Review Summary: Connecting to your formative sounds with just a guitar in a barn
Dirt Floor was recorded in a day at Whitley's father's barn, with a ribbon mic and a two track. It's a spare 27 minutes of slide guitar or banjo, foot stomps and a lone voice.
If this sounds basic, then be assured that these are the only elements required. A yearning runs through all the songs - to escape restrictive bonds, to get some momentum, to be sure. He's searching for his love of music again.
At this point, Chris had a stalled career after being dropped by his label. He had been unable to replicate the modest success of his debut with his previous two records - the sonically expansive 'Din of ecstasy', and the more radio tuned 'Terra Incognita'. Here he returns to the primal well of his influences, maybe even fragments of things he heard as child, and reconstitutes them into his own sound. He stops time.
You could maybe pigeonhole it as delta blues, or country, or even folk. But I think these are just perfect songs. The lyrics are plain, although in places equivocal. The delivery is measured, but there's a wildness there too, that's been subdued by hurt and compromise. It's honest, possibly the most pure recording in a career that ended too soon. There's so much space, but his voice finds all the corners of it.
Standouts would be 'The Wild Country', with its ticking rhythm, all winding slides and strong picked passages in an open tuning that was Whitley's signature style. The song is a mission statement, possibly even a nod to his time on major label, with lyrics like "there's compromises I can't comprehend", and "returning to the wild where I'm from". The other highlight would be 'Accordingly', an absolutely classic song that nevertheless also sums up the uncertainty of modern love with its cryptic, surreal lyrics.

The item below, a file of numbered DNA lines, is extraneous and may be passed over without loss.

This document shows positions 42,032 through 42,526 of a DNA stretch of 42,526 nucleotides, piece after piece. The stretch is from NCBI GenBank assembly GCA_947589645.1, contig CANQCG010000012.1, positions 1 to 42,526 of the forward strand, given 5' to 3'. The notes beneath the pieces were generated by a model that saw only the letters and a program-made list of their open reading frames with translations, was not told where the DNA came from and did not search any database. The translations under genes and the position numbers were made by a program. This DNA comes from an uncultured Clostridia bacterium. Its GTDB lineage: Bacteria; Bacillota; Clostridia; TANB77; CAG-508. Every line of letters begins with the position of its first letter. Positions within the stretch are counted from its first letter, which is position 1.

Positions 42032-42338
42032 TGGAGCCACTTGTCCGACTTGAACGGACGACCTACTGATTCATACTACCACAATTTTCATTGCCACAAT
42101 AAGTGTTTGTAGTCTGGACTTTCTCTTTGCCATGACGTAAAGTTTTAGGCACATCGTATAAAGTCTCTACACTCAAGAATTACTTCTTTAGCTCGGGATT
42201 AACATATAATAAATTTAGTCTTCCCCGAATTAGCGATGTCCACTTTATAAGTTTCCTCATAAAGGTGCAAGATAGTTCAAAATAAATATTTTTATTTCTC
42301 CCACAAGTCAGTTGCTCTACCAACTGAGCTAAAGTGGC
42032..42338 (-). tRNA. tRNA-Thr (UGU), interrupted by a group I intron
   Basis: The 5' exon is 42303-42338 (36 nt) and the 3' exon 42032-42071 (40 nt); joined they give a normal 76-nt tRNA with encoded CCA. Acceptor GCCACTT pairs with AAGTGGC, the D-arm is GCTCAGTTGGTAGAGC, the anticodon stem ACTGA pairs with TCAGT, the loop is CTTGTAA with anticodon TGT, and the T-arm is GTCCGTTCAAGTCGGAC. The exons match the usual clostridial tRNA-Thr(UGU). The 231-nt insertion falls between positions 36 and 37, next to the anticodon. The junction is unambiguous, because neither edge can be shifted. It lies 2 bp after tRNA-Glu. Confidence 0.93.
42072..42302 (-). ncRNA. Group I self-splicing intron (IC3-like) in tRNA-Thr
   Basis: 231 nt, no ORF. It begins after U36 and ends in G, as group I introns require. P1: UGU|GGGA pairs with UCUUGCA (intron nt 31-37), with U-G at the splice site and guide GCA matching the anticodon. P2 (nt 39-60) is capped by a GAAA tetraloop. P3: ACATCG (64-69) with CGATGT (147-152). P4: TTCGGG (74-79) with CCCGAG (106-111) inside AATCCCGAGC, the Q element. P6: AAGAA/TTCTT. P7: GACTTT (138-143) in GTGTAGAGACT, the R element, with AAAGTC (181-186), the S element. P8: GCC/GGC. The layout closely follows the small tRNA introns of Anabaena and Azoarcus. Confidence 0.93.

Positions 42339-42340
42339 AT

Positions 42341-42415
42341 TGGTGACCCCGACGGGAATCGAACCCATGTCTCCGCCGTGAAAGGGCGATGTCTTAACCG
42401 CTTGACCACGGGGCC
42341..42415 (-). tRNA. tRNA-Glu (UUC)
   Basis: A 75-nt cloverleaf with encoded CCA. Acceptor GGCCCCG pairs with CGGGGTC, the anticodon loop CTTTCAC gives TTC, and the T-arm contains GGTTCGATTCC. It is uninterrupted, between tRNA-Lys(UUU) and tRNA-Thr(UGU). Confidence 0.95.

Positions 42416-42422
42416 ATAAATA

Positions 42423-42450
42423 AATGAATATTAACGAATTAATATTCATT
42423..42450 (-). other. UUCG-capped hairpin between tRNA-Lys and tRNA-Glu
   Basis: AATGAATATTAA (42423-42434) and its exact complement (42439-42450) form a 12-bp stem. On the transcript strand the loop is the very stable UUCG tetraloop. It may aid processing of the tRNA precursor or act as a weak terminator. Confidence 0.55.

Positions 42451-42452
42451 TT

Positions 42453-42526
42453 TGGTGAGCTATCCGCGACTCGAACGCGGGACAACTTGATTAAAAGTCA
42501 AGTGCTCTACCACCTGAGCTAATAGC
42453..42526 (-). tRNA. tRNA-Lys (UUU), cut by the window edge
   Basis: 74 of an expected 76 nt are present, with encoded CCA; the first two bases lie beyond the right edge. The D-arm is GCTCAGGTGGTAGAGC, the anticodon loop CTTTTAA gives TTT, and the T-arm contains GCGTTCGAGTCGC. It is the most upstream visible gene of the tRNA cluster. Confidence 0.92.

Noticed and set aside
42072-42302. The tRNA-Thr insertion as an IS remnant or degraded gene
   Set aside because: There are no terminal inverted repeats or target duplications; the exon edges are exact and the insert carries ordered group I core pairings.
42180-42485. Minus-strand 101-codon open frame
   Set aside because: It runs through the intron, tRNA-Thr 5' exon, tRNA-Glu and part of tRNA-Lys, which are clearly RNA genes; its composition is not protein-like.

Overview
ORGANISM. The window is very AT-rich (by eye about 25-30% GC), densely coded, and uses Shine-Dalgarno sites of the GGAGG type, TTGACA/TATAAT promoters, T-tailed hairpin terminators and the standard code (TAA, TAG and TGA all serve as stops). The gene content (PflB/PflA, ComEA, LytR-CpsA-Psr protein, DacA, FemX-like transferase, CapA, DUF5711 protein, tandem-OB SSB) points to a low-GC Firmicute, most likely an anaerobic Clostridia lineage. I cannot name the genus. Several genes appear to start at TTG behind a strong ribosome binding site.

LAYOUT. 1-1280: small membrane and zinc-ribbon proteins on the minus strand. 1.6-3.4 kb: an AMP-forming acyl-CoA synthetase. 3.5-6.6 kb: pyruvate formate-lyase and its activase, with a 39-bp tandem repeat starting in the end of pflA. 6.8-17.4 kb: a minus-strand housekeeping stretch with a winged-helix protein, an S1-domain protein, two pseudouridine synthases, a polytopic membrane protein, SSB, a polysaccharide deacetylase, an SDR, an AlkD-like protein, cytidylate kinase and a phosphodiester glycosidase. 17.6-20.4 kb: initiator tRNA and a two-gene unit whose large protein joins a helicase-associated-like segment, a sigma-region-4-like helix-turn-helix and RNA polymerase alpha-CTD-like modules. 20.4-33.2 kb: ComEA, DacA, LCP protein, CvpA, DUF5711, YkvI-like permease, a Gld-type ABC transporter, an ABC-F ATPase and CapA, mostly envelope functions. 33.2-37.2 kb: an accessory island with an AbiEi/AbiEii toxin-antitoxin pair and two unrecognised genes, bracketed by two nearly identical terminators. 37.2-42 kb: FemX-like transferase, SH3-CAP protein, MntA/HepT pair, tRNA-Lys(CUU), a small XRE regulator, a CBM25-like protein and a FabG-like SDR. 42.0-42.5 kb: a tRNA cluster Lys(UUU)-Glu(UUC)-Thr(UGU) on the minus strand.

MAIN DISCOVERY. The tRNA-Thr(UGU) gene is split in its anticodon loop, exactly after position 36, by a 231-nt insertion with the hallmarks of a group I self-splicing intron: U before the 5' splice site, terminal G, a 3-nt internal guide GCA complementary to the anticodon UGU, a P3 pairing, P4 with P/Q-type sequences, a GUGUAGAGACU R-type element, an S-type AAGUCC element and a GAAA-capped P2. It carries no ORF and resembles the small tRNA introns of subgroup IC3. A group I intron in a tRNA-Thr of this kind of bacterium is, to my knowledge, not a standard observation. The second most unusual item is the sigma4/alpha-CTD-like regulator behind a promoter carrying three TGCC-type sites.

There's something about this that evokes the less complicated parts of your life - not in a nostalgic way, but rather the essence of them. Like waking up in winter, and being still to hear the sound of the rain and feel the surrounding soft darkness. Or sitting in a hut and watching sawdust slowly float in a beam of sunlight coming through the gaps in the wood. You'll get moving in a minute; it's just nice to slow down, take notice, take stock. You're just remembering what it felt like to be at peace, and to connect with the elemental.